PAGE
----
Skip to main content Skip to footer

Cancer Improvement and Earlier Diagnosis

The Centre for Sustainable Delivery (CfSD) works collaboratively with academics, wider UK nations, senior leaders, patient representatives, third sector, NHS Scotland’s clinical community and others to improve outcomes for Scotland’s cancer patients.

The CfSD Cancer Improvement and Earlier Diagnosis Team lead the Scottish Government’s flagship Detect Cancer Earlier Programme that aims to reduce later stage disease (stages III and IV) by 18 percentage points over the next 10 years. The Programme has a focus on reducing the health inequality gap, particularly those from areas of deprivation.

This bold new vision for earlier diagnosis forms part of the Cancer Strategy for Scotland 2023 - 2033, published on 15 June 2023. The Earlier Cancer Diagnosis Team played an integral role in the development of the strategy particularly the ‘earlier and faster’ chapter, and will now be responsible for delivering these actions in the Cancer Action Plan for Scotland 2023 - 2026.

No one thing will help this new earlier diagnosis vision become a reality, it requires  a whole-systems approach across the following areas:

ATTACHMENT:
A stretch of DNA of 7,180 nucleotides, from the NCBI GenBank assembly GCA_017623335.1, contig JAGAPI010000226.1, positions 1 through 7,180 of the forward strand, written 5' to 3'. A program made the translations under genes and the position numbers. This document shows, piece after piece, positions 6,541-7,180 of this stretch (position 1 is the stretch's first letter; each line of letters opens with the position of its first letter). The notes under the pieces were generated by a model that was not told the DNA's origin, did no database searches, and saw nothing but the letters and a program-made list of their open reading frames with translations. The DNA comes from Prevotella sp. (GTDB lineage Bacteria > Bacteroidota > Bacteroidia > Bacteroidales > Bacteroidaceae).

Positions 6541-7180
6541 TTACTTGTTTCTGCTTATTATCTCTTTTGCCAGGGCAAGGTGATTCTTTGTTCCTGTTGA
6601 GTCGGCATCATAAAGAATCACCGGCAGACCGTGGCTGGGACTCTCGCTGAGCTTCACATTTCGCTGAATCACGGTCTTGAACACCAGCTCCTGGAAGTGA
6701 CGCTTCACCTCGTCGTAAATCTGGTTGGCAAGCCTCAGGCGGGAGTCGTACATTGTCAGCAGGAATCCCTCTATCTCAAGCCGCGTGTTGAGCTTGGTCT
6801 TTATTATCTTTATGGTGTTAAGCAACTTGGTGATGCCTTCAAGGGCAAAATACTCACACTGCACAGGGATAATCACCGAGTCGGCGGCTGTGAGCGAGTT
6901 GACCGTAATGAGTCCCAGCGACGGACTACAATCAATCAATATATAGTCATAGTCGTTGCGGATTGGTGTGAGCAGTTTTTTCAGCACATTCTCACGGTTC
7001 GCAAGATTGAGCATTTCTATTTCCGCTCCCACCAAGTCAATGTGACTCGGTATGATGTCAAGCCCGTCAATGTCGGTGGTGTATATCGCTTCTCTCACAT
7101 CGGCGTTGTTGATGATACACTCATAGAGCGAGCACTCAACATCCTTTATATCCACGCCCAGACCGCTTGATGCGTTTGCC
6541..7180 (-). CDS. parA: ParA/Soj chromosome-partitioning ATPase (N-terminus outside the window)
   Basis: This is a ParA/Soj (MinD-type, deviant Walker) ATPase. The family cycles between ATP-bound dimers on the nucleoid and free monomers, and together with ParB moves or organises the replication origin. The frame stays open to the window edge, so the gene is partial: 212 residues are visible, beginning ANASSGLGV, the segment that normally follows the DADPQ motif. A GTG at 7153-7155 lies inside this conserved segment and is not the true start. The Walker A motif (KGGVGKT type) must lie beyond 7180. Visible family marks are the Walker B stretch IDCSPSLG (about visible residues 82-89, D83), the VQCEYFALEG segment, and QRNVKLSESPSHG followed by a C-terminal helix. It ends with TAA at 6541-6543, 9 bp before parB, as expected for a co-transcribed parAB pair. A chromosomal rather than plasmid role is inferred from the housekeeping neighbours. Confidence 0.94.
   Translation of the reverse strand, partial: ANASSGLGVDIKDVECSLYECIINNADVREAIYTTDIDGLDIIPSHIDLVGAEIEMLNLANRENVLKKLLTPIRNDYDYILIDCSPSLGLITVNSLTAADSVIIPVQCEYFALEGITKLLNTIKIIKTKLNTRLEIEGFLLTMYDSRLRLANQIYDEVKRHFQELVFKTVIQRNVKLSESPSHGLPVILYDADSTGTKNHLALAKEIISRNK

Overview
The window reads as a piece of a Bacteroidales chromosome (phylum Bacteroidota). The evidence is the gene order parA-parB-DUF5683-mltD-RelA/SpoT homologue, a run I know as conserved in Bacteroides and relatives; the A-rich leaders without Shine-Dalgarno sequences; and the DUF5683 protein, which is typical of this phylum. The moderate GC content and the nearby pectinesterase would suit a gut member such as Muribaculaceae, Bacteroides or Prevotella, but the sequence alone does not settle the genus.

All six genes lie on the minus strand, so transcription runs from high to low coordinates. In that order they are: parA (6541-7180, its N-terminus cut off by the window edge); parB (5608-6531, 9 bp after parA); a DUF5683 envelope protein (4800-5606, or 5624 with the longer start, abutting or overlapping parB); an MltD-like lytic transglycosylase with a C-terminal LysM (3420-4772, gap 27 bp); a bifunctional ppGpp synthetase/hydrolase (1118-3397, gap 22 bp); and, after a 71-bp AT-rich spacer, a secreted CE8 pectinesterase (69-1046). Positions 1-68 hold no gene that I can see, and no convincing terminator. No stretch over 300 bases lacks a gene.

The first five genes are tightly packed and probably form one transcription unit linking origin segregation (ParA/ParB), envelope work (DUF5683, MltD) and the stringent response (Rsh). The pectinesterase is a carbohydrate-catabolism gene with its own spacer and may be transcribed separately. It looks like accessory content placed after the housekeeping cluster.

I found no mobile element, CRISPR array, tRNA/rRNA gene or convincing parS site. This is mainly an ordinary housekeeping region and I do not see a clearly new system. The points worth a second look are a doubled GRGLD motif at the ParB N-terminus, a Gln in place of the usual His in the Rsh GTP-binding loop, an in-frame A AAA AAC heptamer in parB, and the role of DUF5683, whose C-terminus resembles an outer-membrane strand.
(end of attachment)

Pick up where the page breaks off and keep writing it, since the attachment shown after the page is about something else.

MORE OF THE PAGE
• Improve Public Education and Empowerment: Raise awareness of possible signs, symptoms and risk factors of cancer to empower people to seek help in a timely manner.
  • Support Primary Care: The vast majority of people with cancer will develop symptoms prior to diagnosis so it is imperative to continue to support primary care clinicians in identifying and appropriately referring those with a suspicion of cancer.
  • Optimise Screening: While setting the screening agenda remains the responsibility of Scottish Government, it’s often the most effective way to find cancer early. The Earlier Cancer Diagnosis Team will continue to work with partners to raise awareness of the benefits and risks of screening and optimise screening programmes where possible.
  • Enhance Diagnostics: The early diagnosis or exclusion of cancer is essential to reduce anxiety for people with cancer and their families as well as to guide clinical care. This requires timely access to the most appropriate and effective diagnostic tests, both in primary and secondary care. Further innovation and redesign of diagnostic services will be required to facilitate timely access to tests as they emerge.
  • Harness Data: Continuous improvement in the provision of timely, high-quality, transparent, and integrated data will enable an improved understanding of barriers to earlier diagnosis and variation (geographical, socio-economic, ethnicity and other equalities data).
  • Invest in Innovation: Research and innovation have a key role to play in improving earlier diagnosis rates, such as biomarkers (including volatiles), artificial intelligence and multi-cancer early detection tests (MCEDs). This requires coordination across multiple partners, including industry and academia.